A Sense of Place

I recently visited Santa Fe with some friends.  When we go there, we always seem to wind up at the Georgia O’Keeffe Museum.  Although most widely known as a pioneer of American Modernism and for her large format paintings of blossoms, she also revolutionized the way people viewed landscapes, especially New Mexico landscapes.  Many tourist guides now refer to the landscapes of northern New Mexico as ‘O’Keeffe Country’.  One of the popular exhibits mounted in the last decade is titled ‘A Sense of Place’ and is composed of more than 50 New Mexico landscapes.

The phrase, “a sense of place” was originally coined by by Yi-Fu Tuan, a Chinese-American geographer (b. 1930), who worked in New Mexico and was a professor at the University of Minnesota and the University of Wisconsin. He proposed that a place comes into existence when humans give meaning to a part of the larger, undifferentiated space. When a specific location is named, it is separated from the undefined space that surrounds it and thus acquires a "sense of place."  Tuan referred to places that lack a "sense of place" as "placeless" or "inauthentic." Placeless landscapes are those that have no special relationship to their societal and geographic setting—they could be anywhere. Roadside strip shopping malls, gas stations, fast food chains, and chain department stores are often cited as examples of placeless landscape elements.  

I was struck by the similarity between the way O’Keeffe’s paintings assigned a sense of place to a specific location and what we should be doing with Ecological Sites.  She very eloquently identified and communicated, via paint and canvas, what makes a place special.  She did it by simultaneously focusing on a particular piece of land and on the relationship with its surrounding landscape.  In a very real sense, that is what we do with our Ecological Site Descriptions.  While it is important to describe a soil:vegetation combination as an identifiable unit, we are also trying to place that combination of attributes into the context of other sites, the larger landscape, and to communicate the important interactions that result in the ecosystem services to our society.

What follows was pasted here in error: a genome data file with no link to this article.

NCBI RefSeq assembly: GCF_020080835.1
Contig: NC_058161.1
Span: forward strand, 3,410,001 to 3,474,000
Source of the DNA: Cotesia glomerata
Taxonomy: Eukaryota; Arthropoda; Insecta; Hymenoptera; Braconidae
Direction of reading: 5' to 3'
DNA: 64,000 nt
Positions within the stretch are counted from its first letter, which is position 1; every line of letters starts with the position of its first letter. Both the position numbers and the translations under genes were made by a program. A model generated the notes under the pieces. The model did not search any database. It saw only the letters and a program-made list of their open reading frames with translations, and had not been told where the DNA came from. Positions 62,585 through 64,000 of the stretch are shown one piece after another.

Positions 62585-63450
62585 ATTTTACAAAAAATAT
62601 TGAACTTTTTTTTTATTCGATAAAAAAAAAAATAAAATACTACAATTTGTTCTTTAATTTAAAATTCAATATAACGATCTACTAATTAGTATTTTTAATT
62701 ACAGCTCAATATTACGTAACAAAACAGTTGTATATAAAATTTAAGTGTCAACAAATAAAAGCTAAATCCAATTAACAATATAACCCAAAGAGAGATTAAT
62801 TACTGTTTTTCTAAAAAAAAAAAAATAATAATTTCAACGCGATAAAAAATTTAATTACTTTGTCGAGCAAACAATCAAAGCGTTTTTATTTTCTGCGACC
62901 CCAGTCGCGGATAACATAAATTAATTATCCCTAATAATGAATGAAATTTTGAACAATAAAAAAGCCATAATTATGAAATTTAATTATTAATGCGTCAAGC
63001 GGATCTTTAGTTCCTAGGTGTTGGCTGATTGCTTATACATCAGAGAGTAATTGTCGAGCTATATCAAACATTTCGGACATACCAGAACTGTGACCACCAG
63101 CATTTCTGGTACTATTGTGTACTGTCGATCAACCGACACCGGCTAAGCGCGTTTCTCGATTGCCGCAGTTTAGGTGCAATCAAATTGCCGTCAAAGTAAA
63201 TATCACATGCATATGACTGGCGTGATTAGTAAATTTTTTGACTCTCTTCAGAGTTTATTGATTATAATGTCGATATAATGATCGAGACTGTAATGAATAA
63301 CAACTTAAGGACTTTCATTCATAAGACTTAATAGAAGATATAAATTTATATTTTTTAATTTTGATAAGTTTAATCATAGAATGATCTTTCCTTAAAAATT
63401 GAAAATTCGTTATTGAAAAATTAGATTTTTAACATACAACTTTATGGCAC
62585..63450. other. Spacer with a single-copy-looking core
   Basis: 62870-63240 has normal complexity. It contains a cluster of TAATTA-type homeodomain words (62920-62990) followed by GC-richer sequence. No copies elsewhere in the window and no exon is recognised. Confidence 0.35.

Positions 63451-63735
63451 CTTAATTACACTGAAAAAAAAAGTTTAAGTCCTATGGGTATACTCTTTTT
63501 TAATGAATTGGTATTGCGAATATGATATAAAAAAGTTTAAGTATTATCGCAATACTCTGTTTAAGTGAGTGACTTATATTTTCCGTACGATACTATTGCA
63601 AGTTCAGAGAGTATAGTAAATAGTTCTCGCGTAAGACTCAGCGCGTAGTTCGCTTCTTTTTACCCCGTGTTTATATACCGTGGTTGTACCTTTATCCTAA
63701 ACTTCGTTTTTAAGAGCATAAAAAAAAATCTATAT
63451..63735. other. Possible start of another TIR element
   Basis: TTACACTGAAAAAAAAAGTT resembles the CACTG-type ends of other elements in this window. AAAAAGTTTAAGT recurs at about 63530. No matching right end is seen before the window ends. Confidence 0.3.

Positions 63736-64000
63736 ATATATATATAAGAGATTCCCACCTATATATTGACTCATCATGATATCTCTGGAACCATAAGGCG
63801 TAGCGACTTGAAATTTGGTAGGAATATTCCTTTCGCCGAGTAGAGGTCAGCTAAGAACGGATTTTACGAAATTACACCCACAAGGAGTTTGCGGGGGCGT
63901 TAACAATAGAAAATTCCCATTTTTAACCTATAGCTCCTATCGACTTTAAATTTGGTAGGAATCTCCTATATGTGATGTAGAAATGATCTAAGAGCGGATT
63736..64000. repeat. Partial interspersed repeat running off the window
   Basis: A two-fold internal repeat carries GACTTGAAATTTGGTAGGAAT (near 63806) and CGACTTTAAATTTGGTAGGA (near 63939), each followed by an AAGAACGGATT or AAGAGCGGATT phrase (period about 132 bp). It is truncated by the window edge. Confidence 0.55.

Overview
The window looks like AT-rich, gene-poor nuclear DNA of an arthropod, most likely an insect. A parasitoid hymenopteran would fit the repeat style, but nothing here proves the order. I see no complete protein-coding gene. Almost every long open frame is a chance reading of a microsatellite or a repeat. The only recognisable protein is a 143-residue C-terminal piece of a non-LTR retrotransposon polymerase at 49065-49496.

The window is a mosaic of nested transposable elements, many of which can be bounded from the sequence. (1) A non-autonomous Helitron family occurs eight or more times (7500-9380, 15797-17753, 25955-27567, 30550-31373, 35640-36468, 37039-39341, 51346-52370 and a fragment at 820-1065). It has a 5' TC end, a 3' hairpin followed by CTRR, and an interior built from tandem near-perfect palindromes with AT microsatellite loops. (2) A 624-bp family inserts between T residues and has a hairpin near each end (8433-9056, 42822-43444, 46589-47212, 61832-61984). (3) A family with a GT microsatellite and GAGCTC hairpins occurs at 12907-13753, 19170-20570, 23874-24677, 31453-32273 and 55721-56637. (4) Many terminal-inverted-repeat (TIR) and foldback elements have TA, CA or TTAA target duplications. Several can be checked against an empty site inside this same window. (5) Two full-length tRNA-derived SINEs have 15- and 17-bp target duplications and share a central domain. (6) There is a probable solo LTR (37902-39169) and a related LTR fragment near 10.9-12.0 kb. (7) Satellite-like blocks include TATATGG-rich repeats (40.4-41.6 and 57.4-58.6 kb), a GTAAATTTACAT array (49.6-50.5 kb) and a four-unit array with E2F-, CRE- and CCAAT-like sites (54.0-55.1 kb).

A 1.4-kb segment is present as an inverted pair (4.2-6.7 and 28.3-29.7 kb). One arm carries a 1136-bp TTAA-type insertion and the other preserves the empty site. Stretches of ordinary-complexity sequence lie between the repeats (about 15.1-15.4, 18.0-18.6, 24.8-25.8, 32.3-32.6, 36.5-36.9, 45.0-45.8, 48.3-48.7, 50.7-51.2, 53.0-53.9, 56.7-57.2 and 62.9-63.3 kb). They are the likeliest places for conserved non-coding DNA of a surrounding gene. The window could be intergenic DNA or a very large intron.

Our tools may not be paint and canvas and we may not have the artistic leeway or talent of Georgia O’Keeffe, but we have access to a variety of tools to communicate the specialness of that site, both by describing its unique nature as well as its context.  The most important of these tools is creativity.  Reducing an ecological site to a predetermined and prescribed set of numbers really does not do justice to either the site or the surrounding landscape. 

Another impressive exhibit at the O’Keefe museum was the temporary show “Georgia O’Keeffe and Ansel Adams: The Hawai’i Pictures”.  As you might imagine, both the images and subject matter was majestic and inspiring, but the accompanying explanations went to great length to explain how difficult it was for O’Keeffe and Adams, both already world-renowned artists, to adapt their techniques which had been perfected in arid landscapes, to the water-drenched, green landscapes of Hawai’i. 

So our challenge in describing landscapes using Ecological Site concepts is not necessarily to crank out a series of predetermined measurements to report, but rather to understand the landscape sufficiently well to adapt and apply a set of basic principles, describe the functions and relationships within the site and surrounding landscape via interpretations of measurements, and communicate that understanding to a variety of users.  Now that would be a masterpiece.

Image credit: Georgia O'Keeffe, Mesa and Road East II, 1952. Oil on canvas, 26 x 36 in. Georgia O'Keeffe Museum. Gift of The Georgia O'Keeffe Foundation. Copyright Georgia O'Keeffe Museum.